Category: books

My time in Davis, California is drawing to an end and in my spare time I’m trying to document every aspect of this little college town.

Here are some photos taken at the Arboretum, one of my favourite places in Davis. (My other favourite hangout is the Co-op, a grocery store close. There’s not much to do in Davis.)

The photos don’t provide an accurate depiction of the Arboretum. They neglect to to highlight the pair of river otters feeding in the creek, the couples lounging on the lawn, the love locks on the bridge, the spectacular birds who won’t stay put long enough for me to snap a picture. Inconsiderate little things. How am I supposed to win the National Geographic award if they don’t stay still? 


I’m currently reading Zadie Smith’s novel “On beauty”. I absolutely love her writing. It is so addictive that I’m already planning on purchasing her other novels. Here’s a quick extract:

“Summer left Wellington abruptly and slammed the door on the way out. The shudder sent the leaves to the ground all at once, and Zora Belsey had that strange, late-September feeling that somewhere in a small classroom with small chairs an elementary school teacher was waiting for her.”


Turkish tea on a yacht

Photo taken in Kaş, Turkey. 

Mosque, Cirali

Photo taken in Cirali, Turkey.

While I was in Turkey I managed to ride a hot air balloon, drink Turkish tea on a yacht, marveled at several beautiful mosques  and read two books: “Snow” by Orphan Pamuk and “White Teeth” by Zadie Smith.
I really loved Zadie Smith’s “White Teeth” and have recently purchased “On beauty”. (I did NOT love “Snow” and upon completion ended up discarding the novel at the airport). I’ll try to transcribe a larger paragraph or section from “White Teeth” before I leave for Durban. Key word in that sentence is “try”.
Anyway, I’m currently reading “Kinshu” by Teru Miyamoto, who is apparently a prize-winning author in Japan. “Kinshu” consists entirely of an exchange of letters between a divorced couple.
Here’s an extract from the novel:

““She said her four sons had died in battle, but this was not entirely true. My father said that there was at least one untruth in Grandmother’s story. Three of her sons did in fact perish in battle, but the second-eldest, Kensuke, seeing his comrades die one after the other from starvation and malarial fever in Burma, walked deep into the forest and hanged himself. His death in battle had been fabricated by the military, and Grandmother learned the truth from a soldier who had been repatriated from Burma. He came to visit, carrying a small square paper box containing Kensuke’s ashes, as well as his glasses and his tattered notebook. When Grandmother heard that Kensuke had not died by an enemy bullet but by his own hand, her face turned deathly pale. Only one thing was written in his notebook: ‘I was not happy.’””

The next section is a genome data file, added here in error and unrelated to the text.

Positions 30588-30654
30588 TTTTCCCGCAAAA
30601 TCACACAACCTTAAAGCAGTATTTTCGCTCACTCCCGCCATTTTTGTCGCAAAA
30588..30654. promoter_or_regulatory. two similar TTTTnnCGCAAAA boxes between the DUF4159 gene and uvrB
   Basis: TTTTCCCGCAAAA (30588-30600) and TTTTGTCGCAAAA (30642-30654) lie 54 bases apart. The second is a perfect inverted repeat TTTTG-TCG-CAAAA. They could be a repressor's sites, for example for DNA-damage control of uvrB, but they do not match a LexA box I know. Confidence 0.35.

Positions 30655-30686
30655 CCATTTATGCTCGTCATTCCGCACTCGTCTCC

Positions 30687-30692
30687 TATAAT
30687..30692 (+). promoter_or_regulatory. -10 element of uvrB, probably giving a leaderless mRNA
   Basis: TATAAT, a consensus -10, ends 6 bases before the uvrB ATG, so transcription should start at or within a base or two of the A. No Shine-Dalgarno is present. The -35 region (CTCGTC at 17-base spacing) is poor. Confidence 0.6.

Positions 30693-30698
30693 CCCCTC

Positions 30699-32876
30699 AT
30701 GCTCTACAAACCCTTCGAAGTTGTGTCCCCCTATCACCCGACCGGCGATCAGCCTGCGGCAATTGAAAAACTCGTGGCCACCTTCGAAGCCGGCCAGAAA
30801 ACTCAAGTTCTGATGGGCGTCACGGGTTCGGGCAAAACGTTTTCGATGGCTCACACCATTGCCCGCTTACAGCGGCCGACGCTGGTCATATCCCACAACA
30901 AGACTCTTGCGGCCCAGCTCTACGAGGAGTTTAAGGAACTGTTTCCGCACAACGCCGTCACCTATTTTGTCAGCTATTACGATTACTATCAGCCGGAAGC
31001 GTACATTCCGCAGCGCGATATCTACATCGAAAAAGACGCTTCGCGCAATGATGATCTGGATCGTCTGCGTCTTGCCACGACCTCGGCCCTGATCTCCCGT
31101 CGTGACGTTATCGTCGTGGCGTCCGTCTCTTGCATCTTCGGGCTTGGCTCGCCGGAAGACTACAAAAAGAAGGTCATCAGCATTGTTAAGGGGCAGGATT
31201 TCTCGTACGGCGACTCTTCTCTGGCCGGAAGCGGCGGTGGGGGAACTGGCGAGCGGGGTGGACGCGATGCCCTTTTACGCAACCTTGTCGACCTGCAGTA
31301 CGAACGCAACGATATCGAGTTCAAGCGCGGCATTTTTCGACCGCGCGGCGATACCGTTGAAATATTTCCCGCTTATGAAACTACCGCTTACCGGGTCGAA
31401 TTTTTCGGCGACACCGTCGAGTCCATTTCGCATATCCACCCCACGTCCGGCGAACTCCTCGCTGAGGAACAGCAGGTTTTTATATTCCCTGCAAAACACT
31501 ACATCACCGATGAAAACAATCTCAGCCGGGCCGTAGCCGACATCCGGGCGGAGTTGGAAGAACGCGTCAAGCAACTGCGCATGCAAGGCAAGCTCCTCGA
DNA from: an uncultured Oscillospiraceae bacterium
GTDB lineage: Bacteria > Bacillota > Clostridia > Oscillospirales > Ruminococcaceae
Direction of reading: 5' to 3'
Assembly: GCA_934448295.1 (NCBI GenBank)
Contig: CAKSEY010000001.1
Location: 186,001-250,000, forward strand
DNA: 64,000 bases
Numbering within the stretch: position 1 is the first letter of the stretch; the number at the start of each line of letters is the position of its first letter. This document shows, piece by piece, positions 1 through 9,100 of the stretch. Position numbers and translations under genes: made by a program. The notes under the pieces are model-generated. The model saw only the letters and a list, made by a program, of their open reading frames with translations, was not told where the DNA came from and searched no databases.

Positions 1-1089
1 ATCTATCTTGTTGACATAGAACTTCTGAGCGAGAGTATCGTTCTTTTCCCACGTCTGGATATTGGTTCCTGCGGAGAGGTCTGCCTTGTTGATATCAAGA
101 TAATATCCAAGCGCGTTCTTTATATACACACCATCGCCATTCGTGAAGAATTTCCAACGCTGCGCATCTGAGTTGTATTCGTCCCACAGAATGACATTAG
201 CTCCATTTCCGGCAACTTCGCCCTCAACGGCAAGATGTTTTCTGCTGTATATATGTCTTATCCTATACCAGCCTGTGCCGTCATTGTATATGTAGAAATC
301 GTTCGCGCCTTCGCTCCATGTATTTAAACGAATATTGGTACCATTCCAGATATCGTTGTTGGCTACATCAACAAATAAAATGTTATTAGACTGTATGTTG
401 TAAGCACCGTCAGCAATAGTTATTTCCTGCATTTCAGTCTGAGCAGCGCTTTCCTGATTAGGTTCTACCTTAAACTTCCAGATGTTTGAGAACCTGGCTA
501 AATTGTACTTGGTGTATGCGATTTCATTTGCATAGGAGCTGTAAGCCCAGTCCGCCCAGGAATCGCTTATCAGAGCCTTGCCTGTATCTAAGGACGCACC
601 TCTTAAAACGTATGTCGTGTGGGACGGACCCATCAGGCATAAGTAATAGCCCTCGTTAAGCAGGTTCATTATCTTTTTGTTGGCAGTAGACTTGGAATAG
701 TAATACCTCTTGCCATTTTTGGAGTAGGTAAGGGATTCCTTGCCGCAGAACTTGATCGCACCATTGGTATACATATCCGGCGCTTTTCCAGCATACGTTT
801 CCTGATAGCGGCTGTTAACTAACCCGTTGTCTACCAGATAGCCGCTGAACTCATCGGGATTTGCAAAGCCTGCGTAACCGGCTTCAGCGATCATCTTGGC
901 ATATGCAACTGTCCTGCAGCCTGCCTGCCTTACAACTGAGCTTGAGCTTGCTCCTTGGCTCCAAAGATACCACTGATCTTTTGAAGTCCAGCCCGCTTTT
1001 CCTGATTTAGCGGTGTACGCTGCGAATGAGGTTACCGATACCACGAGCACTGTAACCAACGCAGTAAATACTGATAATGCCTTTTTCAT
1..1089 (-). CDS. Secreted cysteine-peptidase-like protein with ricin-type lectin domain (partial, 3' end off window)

I have finally finished reading the novel, White Teeth by Zadie Smith. Here’s one of my favourite passages from the novel:

“It was odious to be reminder of one’s children when one is calculating the exact shade and rigidity of a nipple that could assert itself through bra and shirt.”



I have also been doing a bit of travelling over the last few weeks.


Clockwork starting from the top left:

  1. I flew down to Durban to celebrate the union of two very beautiful and generous individuals. I also acted as one of the bridesmaids. Stylist: What do you want me to do with your laps? Me: Make them not look dry?
  2. I had a 13 hour layover at Doha International Airport, which meant I was privy to a free three-hour tour of the city. To qualify for the tour I had to present myself at the Doha City Tour Desk at 06:00, as the tour is offered on a first come first served basis. I did not need to make prior arrangements for a visa.
  3. In Goreme, I was lucky enough to tick one more item off my bucket list – hot air ballooning. It was a frigging awesome experience. I loved the heat of the fire on my back, the sound of hot air entering the balloon like waves crashing on rocks, and the sıght of the landscape as the sun rose. It is definitely something I’d try again.
  4. Graffiti in Istanbul.

Photo taken in Durban

The following was written a while back …


I’ve just finished reading, “Hyperbole and a half” by Allie Brosh. Allie Brosh is a blogger who talks about her dogs, her childhood and her struggle with depression. Her book (and blog) contains comics (not just words!) and “the secret to eternal happiness.” She is of course lying about the “secret to eternal happiness”.

My favourite quote from the novel is her description of depression and everyone’s optimistic suggestions for combating the disease.

“It would be like having a bunch of dead fish, but no one around you will acknowledge that the fish are dead. Instead, they offer to help you look for the fish or try to help you figure out why they disappeared.”

Next up on the reading list is:

  • Snow by Orphan Pamuk (Started reading this a while ago …)
  • Kinshu: Autumn Brocade by Teru Miyamoto
  • White Teeth by Zadie Smith
  • Into The Wild by Jon Krakauer


On Sunday, I ran my first race since Two Oceans Ultra – UCT Memorial 10km. I knew that no matter how tough the route I would be able to complete it in 55 minutes easily. I managed to do it in 54. I probably would have done better if I didn’t stop at the 9km mark.


I’ve yet to board my plane to Durban and I’m already plotting my 2016 adventures/bucket list.

The Comrades Marathon in Durban is definitely on my list. I’d also like to do the Oudtshoorn Marathon.

Juan and Dizzy* might be moving to the UK soon. So I’m thinking of visiting them in London and then popping over to either Rome or Paris to run a marathon.

I also need to tick off snowboarding and hiking the Fish River Canyon from my bucket list. *Sigh*


I’ve once again discarded set aside Orphan Pamuk’s Snow. This time for The Notebook. The Notebook isn’t a particularly great book; it’s soppy and easy to digest. But I needed something light. I found Snow, which is set in Turkey, distressful.